In the following guide, we delve into the frequently occurring issues in Volkswagen's dual-clutch transmissions (commonly known as DSG) found in all VW, Skoda, and Seat vehicles.
We will inform you extensively about the construction of the various 6 and 7-speed transmissions and reveal to you the symptoms and causes of DSG transmission problems in Volkswagen.
We'll also discuss potential cost points and burning questions regarding warranty and goodwill in the event of damage.
Automatic transmissions are becoming more and more popular – a significant contributor to this is Volkswagen, where the DSG transmission has been in use since 2003 instead of the known and somewhat sluggish converter-automatic. This is a dual-clutch transmission, which, in its basic form, dates back to the 1940s and was further developed by Porsche.
The DSG, however, was used in really large quantities only by Volkswagen and its subsidiaries Skoda, Seat & Audi in conjunction with various TDI diesel and TSI petrol engines. Let's now take a look at the different versions of the DSG in VW, Skoda, and Seat vehicles.
The 7-speed DQ200 dry clutch DSG transmission can be found in the following VW, Seat, and Skoda vehicles:
The DQ200 is the only DSG gearbox from VW equipped with a dry clutch – at the same time, it is by far the most problematic dual-clutch transmission.
It has been built since 2007 and weighs approximately 161 lbs, making it the lightest DSG variant.
The DQ200 was developed for weaker engines with a torque of up to 184 ft-lb and under the premise of being particularly fuel-efficient.
A smaller exception is the 1.8 TFSI engines with 160 HP.
Thus, it fits into almost every Volkswagen model with a common weaker gasoline engine (1.0, 1.2, or 1.4 TSI) or the 1.4 or 1.6 TDI engine, from the Polo, Fabia, and Ibiza, to the Golf, Leon, Passat, Octavia, and Superb, and even current SUV models like the Tiguan, Ateca, or Yeti, Kodiaq, and Karoq. It is even used in the VW Jetta Hybrid 1.4 TSI.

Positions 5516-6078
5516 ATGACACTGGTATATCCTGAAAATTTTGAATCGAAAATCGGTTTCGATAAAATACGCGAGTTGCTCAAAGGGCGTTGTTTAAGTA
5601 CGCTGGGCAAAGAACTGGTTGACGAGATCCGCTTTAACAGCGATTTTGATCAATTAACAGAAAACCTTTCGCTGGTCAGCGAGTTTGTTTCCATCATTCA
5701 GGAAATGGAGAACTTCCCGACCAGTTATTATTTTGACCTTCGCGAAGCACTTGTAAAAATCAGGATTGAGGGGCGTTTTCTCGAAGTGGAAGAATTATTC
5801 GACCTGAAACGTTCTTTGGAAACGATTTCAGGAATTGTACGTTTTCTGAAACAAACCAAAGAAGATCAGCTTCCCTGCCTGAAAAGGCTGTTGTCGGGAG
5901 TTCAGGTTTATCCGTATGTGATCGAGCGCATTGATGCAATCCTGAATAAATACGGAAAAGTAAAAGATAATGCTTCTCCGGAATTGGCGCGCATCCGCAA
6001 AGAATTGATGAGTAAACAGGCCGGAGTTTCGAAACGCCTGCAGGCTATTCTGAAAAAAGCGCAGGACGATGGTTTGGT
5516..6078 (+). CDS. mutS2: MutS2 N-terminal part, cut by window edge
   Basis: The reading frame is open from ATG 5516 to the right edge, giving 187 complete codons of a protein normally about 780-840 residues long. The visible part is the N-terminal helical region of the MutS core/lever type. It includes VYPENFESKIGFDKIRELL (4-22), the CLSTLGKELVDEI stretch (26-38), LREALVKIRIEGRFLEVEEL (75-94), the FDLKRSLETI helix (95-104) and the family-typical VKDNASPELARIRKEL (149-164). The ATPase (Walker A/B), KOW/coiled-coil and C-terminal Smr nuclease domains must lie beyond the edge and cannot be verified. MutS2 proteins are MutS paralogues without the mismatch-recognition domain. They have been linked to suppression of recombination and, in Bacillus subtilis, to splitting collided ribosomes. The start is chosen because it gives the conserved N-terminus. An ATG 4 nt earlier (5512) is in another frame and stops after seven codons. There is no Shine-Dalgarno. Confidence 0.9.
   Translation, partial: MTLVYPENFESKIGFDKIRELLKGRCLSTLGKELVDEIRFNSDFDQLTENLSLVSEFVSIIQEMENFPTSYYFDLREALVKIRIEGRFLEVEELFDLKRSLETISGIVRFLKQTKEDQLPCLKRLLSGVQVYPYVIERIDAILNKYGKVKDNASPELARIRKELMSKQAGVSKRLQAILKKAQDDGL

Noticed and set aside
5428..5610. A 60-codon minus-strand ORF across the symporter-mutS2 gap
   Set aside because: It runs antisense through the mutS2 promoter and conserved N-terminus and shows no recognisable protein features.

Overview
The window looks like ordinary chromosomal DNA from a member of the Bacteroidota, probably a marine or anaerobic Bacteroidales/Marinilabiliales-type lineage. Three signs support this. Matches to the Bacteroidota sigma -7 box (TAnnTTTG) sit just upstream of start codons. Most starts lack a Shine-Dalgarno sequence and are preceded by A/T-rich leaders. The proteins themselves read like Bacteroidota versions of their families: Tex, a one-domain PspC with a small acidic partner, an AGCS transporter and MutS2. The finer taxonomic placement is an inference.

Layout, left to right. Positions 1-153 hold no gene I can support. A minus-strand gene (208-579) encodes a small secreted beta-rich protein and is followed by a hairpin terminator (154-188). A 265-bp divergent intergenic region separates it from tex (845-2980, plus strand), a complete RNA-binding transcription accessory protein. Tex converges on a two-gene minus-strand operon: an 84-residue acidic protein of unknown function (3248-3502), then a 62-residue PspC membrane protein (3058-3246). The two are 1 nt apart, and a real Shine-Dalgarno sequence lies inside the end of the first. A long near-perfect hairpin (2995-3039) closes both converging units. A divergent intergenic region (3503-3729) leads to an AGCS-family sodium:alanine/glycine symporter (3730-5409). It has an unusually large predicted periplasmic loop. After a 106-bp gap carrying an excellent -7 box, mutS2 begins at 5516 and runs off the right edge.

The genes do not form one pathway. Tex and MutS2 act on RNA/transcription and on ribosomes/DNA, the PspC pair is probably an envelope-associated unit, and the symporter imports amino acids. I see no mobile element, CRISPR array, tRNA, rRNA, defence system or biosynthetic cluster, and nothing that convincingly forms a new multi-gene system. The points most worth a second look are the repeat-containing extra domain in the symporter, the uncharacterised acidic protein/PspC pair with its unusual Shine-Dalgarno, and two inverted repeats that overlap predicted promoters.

Particularly in the first production years, the DQ200 has disproportionately often negatively stood out due to the following problems:
The underlying causes are typically electronic issues, a failure in the mechatronics, and often a burnt-out clutch.
The 6-speed DQ250 DSG transmission is installed in various VW, Seat, and Skoda vehicles including:
This transmission is somewhat the bedrock among VW DSG gearboxes. It has been manufactured since 2003 and is installed in nearly all somewhat more powerful vehicles of the group (up to 380 Newton meters of torque) that were available with the DSG option.
Like all other DSG variants, it consists of two automated partial transmissions (one for the even and a second for the odd gears), two clutches that run in clutch oil (wet-running), as well as a common gearbox output, and weighs around 80 kilograms.
During driving, one partial transmission is always running, the second is free so that the next gear can be "prepared" here. Gears are shifted up and down one after the other; skipping individual gears is not possible. A control unit, the so-called mechatronics, regulates the gear change and can simulate a "skipping" of gears. This allows a gear change without interruption of tractive force.
Several problems particularly occurred in the early years of the DQ250.
A failure of the mechatronic unit, which renders the car un-drivable, causes high costs. Also, burning of the clutch linings was often the cause of various errors.
Jerky starts, delays when shifting, shifting at wrong engine speeds, engine misfires during braking, and severe jerking or blows when shifting between 5th and 6th gear in the DQ250 are often due to disturbances from electronic, but also mechanical components.
In most cases, Volkswagen regulates severe problems with the DQ250 on a warranty or goodwill basis, especially for newer vehicles with a flawless service book and a carried-out transmission oil change, updating the software, or replacing the entire DSG transmission.
Therefore, if you notice any of the above symptoms of a potentially defective DQ250, you should immediately visit a dealer or try to perform a DSG reset. More about this can be found before our conclusion at the end of the guide.
Only from high mileages do customers have to reach into their own pockets and pay extra. A DSG transmission is hardly repairable for a hobby mechanic - the costs for a complete exchange of the DQ250 are usually beyond the 5000 Euro mark.
Since 2014, the DQ380 and DQ381 DSG have been built for the Chinese and European market. They are also equipped with a wet clutch, but unlike the DQ250, they have 7 gears and are used in engines up to 380 Nm of torque.
The emission-optimized version, the DQ381, is used in Europe in all newer Seat, Skoda, and VW vehicles with more powerful engines (e.g., the 2.0 TDI or due to character limit.
Volkswagen's dual-clutch transmissions (DSG) present in VW, Skoda, and Seat vehicles have frequently experienced issues, including unsuitable shift points, slipping clutches, abnormal noises, and insufficient acceleration. These problems often originate from electronic issues, mechatronics failure, or a burnt-out clutch. While some issues can be addressed under warranty or goodwill, certain complications can lead to costly repairs or complete transmission replacement, thus vehicle owners need to be aware of the potential costs and take immediate action when symptoms are noticed.
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